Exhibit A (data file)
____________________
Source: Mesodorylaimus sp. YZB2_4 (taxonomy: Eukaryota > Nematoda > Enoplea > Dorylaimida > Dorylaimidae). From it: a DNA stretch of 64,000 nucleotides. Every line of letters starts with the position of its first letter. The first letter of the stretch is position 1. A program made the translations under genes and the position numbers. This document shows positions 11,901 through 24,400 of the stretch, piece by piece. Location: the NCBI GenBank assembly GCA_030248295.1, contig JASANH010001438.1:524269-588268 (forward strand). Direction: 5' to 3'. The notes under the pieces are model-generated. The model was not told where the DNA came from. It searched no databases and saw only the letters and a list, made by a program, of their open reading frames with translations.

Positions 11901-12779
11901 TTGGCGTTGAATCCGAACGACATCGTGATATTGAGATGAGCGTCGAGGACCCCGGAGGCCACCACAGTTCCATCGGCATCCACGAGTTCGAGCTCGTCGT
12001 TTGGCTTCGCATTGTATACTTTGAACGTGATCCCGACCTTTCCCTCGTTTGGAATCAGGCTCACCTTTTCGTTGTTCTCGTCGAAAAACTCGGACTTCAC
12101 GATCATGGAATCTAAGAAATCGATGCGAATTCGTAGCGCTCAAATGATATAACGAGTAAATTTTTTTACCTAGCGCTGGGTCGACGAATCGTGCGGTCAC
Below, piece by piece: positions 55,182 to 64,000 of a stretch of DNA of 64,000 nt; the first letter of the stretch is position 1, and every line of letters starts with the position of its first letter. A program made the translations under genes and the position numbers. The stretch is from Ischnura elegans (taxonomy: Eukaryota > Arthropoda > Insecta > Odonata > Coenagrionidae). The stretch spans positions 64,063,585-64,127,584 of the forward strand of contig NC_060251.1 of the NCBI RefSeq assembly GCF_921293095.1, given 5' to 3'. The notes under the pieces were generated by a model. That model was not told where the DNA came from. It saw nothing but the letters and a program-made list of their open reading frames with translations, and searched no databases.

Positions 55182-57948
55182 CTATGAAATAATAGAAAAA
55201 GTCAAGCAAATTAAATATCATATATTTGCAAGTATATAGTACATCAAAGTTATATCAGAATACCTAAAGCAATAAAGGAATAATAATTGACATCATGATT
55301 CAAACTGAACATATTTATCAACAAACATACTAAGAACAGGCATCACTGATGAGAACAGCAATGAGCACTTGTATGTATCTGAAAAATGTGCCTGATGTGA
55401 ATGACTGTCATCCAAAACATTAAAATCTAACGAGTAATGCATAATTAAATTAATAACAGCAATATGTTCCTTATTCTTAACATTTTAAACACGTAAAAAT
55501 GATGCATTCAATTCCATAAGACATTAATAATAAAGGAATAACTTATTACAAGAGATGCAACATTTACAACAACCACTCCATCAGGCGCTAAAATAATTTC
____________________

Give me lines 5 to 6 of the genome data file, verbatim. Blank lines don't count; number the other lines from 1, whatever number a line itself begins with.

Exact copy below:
12101 GATCATGGAATCTAAGAAATCGATGCGAATTCGTAGCGCTCAAATGATATAACGAGTAAATTTTTTTACCTAGCGCTGGGTCGACGAATCGTGCGGTCAC
Below, piece by piece: positions 55,182 to 64,000 of a stretch of DNA of 64,000 nt; the first letter of the stretch is position 1, and every line of letters starts with the position of its first letter. A program made the translations under genes and the position numbers. The stretch is from Ischnura elegans (taxonomy: Eukaryota > Arthropoda > Insecta > Odonata > Coenagrionidae). The stretch spans positions 64,063,585-64,127,584 of the forward strand of contig NC_060251.1 of the NCBI RefSeq assembly GCF_921293095.1, given 5' to 3'. The notes under the pieces were generated by a model. That model was not told where the DNA came from. It saw nothing but the letters and a program-made list of their open reading frames with translations, and searched no databases.